"The ice is near, the solitude tremendous - but how calmly all things lie in the light! How freely one breathes! How much one feels beneath oneself! " Friedrich Nietzsche, 1888
There is always something surreal about ice landscapes. Your brain tries to make sense of them, but the repetitive uniformity and endlessness defy logic. After a while it seems like your staring into a giant fractal; a truly humbling experience. At its terminus the Perito Moreno Glacier has an average thickness of 170m (558ft); the contorted ripples on the surface are between 30 and 60 m (98 and 195 ft) high. The climbers in the first shot help provide some scale. The glacier makes up a tiny fraction of the Southern Patagonian Icefield which with a total area of 12,363 km2 (4,773 sq mi) of ice is the third largest body of fresh water in the world (after the Antarctic and Greenland ice sheets). As the planet continues to warm up, the ice sheet is melting at an alarming rate and has retreated over 10km since Nietzsche wrote those words in his final book Ecce Homo: How One Becomes What One Is.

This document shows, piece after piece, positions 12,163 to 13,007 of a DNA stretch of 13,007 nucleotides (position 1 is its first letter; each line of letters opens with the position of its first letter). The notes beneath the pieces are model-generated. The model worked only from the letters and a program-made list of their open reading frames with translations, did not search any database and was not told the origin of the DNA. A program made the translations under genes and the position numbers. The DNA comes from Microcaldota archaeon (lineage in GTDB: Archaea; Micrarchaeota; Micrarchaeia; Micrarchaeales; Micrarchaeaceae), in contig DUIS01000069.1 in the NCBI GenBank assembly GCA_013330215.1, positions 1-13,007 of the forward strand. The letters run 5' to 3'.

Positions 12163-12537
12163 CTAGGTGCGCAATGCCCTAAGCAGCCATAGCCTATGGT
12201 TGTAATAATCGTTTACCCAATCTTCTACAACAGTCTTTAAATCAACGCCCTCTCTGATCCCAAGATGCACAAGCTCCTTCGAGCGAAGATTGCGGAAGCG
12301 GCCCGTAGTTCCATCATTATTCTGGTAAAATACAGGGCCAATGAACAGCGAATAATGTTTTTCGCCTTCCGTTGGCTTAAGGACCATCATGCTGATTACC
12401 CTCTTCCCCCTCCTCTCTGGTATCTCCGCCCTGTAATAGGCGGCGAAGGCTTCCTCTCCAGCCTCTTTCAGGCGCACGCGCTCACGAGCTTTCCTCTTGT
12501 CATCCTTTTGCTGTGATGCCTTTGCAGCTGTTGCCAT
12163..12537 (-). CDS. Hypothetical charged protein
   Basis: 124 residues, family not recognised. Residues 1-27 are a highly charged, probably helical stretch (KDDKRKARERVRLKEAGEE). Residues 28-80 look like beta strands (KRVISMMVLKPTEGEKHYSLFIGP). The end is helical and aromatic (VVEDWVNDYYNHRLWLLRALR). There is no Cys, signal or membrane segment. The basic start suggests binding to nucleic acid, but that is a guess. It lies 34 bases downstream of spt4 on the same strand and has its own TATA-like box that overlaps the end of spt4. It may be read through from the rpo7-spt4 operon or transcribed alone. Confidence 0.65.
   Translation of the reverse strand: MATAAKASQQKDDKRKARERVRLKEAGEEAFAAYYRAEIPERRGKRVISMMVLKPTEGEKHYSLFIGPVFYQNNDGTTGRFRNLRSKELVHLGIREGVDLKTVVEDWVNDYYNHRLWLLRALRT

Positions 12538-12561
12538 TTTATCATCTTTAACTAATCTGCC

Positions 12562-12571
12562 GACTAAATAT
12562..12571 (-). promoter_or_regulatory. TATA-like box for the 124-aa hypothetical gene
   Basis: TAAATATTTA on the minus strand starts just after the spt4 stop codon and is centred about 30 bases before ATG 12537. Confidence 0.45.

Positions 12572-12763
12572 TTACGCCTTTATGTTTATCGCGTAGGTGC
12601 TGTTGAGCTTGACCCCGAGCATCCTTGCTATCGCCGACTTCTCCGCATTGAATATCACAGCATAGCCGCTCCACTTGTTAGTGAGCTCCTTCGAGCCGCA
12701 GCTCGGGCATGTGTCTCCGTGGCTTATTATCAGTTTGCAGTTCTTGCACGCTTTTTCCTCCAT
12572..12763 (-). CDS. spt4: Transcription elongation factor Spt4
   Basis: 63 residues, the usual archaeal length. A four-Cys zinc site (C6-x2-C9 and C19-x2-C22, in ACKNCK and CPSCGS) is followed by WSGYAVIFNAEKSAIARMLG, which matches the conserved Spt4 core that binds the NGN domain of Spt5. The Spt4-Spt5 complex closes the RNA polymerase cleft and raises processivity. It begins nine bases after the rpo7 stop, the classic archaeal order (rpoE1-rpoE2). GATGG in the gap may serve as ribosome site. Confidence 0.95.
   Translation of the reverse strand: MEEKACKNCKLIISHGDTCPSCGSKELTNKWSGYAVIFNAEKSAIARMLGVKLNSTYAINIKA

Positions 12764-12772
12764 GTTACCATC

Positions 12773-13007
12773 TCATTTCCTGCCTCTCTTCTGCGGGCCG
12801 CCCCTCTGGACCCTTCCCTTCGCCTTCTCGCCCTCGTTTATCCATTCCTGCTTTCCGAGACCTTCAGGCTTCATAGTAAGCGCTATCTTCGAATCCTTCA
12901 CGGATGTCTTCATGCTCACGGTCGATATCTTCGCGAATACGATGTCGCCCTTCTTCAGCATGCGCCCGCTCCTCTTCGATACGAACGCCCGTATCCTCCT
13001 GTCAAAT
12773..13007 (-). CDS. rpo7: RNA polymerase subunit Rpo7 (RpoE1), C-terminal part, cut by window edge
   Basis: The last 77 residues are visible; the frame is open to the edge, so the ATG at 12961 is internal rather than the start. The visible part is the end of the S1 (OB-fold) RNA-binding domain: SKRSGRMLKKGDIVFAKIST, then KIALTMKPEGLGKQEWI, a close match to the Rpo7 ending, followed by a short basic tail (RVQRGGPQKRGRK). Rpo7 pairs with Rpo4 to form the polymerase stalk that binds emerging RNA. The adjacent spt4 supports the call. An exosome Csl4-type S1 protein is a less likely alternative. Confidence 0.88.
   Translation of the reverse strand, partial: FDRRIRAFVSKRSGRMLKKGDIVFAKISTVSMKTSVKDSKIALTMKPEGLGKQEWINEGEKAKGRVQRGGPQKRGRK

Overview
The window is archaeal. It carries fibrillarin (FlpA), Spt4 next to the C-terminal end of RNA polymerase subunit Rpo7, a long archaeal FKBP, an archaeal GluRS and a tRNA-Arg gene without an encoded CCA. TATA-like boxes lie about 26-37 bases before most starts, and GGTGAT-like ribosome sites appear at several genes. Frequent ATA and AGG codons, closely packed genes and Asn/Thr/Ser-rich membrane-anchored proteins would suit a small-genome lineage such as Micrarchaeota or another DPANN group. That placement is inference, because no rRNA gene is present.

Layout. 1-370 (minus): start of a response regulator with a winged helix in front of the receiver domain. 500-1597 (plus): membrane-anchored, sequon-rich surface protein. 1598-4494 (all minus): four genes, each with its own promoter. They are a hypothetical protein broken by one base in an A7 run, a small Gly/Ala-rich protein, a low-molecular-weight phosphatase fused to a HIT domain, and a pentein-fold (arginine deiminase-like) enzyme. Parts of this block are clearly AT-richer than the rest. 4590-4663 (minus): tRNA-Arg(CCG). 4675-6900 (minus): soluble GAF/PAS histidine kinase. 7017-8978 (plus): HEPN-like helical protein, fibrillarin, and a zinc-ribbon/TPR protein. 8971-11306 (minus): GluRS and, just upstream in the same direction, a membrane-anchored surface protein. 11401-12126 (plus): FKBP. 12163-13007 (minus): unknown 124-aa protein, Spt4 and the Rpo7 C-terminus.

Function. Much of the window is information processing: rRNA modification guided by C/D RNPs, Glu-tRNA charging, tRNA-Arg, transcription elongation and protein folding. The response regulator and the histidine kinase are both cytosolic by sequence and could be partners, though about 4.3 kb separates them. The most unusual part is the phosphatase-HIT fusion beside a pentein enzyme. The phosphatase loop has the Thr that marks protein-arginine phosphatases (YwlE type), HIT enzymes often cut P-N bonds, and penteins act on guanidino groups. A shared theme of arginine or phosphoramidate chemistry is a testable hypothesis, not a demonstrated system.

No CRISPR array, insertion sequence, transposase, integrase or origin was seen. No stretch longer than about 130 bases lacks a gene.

The shot below is of a large section of ice that was under stress, and fracturing, from nearby part of the glacier not far from here. The extreme brightness of the ice, capable of causing snow blindness in a short period of time, has silhouetted out the sky. Argentine Patagonia, Argentina
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All images in this post were taken by and remain the Copyright of Robert Downie - http://www.robertdowniephotography.com